Microsoft Office Tutorials and References
In Depth Information
The INSERT Statement
The insErT statement
The INSERT statement adds a new row (record) to a table. You need to specify the name of the table
where the row will be added. You may optionally omit the field names from the INSERT statement
but it is advisable that you name them anyway because it will help you to see that the values you are
entering are in the same order as the field names.
An example of using INSERT is this fictional pair of statements that respectively place the values
5432, Doe, John, Male into a table named Employees, for fields named EmployeeID, LastName,
FirstName, and Gender.
INSERT INTO EmployeeID (EmployeeID, LastName, FirstName, Gender)
VALUES (‘5432’, ‘Doe’, ‘John’, ‘Male’)
It’s standard SQL programming practice to enter the statements in upper case.
It is mandatory SQL programming practice to place the string literal VALUES
within single quotes, just as you see it here.
If you had opted to enter the preceding SQL code without naming each field, the syntax example for
that same procedure would have been as follows:
INSERT INTO EmployeeID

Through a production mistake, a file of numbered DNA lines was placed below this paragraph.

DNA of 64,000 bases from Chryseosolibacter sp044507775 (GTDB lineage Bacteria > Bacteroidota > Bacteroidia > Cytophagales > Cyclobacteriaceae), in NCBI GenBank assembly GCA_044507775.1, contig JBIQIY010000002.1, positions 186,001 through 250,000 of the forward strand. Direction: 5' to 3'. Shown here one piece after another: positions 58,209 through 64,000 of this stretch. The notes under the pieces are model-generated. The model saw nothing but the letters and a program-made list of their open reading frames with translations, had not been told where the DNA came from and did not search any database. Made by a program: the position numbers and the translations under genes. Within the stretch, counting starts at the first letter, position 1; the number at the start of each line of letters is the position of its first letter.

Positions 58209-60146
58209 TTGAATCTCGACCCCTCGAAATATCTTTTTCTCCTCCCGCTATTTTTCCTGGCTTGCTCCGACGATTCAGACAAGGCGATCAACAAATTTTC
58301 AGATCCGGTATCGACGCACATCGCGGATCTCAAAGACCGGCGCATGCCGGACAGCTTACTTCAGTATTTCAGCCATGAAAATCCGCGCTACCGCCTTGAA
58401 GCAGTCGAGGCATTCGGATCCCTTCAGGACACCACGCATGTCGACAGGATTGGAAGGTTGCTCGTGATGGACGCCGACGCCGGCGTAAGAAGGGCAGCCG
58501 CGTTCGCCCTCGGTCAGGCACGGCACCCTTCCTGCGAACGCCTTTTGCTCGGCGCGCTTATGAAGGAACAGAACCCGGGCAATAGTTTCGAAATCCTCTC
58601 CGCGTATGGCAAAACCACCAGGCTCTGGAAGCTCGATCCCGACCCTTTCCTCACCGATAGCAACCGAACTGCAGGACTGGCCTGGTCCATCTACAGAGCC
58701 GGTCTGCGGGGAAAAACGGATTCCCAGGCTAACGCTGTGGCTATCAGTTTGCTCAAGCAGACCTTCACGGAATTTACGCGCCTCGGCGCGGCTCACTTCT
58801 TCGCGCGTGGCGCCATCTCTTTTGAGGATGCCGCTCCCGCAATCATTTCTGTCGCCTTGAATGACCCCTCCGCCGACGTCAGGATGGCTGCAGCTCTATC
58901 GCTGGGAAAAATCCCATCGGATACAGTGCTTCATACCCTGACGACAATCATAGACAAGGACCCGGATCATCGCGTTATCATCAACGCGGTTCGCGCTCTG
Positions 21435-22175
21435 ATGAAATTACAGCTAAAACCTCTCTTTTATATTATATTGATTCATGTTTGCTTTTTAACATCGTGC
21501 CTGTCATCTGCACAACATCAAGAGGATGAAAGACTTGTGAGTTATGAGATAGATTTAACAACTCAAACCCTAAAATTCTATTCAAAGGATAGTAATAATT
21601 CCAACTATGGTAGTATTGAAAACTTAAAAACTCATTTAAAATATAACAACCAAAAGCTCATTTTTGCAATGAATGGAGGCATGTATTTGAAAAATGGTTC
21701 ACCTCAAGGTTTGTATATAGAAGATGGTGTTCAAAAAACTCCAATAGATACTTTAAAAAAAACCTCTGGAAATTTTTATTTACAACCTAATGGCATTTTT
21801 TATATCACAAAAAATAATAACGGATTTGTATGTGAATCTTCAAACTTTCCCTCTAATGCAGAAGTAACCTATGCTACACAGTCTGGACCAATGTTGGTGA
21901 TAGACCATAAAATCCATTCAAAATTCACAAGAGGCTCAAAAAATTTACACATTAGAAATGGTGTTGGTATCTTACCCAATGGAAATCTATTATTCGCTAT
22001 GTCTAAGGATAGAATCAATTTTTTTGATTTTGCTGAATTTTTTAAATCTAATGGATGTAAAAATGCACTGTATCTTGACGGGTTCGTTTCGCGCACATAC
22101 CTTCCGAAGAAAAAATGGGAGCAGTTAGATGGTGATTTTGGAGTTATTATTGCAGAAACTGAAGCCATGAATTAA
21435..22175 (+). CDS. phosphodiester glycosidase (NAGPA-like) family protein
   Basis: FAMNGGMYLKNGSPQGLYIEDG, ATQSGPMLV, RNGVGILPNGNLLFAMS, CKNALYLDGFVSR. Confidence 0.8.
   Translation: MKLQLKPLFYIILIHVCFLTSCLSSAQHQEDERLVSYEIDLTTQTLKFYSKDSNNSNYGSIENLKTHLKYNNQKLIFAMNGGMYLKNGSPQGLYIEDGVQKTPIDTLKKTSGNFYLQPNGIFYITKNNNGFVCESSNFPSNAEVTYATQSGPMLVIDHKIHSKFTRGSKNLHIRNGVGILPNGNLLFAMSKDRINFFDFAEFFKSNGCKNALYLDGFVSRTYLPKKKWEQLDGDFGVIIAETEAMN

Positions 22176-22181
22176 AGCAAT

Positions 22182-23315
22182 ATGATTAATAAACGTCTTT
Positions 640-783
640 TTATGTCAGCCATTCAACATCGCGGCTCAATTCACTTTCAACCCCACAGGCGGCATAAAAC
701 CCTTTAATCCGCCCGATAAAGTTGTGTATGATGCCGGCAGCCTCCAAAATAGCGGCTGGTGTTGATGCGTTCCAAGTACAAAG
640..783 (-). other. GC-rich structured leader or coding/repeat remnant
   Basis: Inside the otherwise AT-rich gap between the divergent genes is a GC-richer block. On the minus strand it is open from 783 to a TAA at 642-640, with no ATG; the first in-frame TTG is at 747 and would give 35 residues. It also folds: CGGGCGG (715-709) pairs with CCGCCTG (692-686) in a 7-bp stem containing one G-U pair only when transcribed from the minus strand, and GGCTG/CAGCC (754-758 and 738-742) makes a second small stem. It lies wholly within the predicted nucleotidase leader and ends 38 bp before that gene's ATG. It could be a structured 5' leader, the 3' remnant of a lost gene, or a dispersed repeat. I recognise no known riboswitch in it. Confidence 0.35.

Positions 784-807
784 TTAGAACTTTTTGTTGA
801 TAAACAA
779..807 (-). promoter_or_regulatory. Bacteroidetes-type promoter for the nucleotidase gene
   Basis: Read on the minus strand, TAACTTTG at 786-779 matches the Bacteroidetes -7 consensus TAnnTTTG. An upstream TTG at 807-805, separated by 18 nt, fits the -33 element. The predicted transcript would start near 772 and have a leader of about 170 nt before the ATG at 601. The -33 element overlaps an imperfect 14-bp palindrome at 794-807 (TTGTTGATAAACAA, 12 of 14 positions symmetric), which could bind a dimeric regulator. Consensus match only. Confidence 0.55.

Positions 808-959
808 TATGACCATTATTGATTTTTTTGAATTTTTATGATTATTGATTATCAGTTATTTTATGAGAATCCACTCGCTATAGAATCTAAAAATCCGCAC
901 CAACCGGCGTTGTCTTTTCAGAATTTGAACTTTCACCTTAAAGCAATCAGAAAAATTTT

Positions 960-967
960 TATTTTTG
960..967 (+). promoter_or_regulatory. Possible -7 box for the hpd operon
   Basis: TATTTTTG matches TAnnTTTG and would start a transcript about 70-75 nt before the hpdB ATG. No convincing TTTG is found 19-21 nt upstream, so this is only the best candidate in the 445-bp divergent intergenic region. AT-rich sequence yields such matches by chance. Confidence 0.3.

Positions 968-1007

VALUES (‘5432’, ‘Doe’, ‘John’, ‘Male’)
The updATE statement
The UPDATE statement allows you to change the values in one or more columns (fields) in a table.
UPDATE is most commonly used to modify the value of a specific record that you identify with the
WHERE clause. You also need to specify each column you want to change, and what each column’s
new value should be.
The following example shows how you could update the contact name of one of your company’s
vendors in the ContactName column of the Vendors table. You need to be careful to specify the
WHERE clause so that only one record is changed, and that it is the correct record.
In the Vendors table, you have a field named VendorID that lists unique vendor identification
numbers. The vendor name itself is Widgets, Inc. but that is not as important as its vendor identification
number. Suppose that the vendor identification number for Widgets, Inc. is 1234. The new contact
name is John Doe, executed with these three statements in SQL:
UPDATE Vendors
SET ContactName = ‘John Doe’
WHERE VendorID = ‘1234’
 
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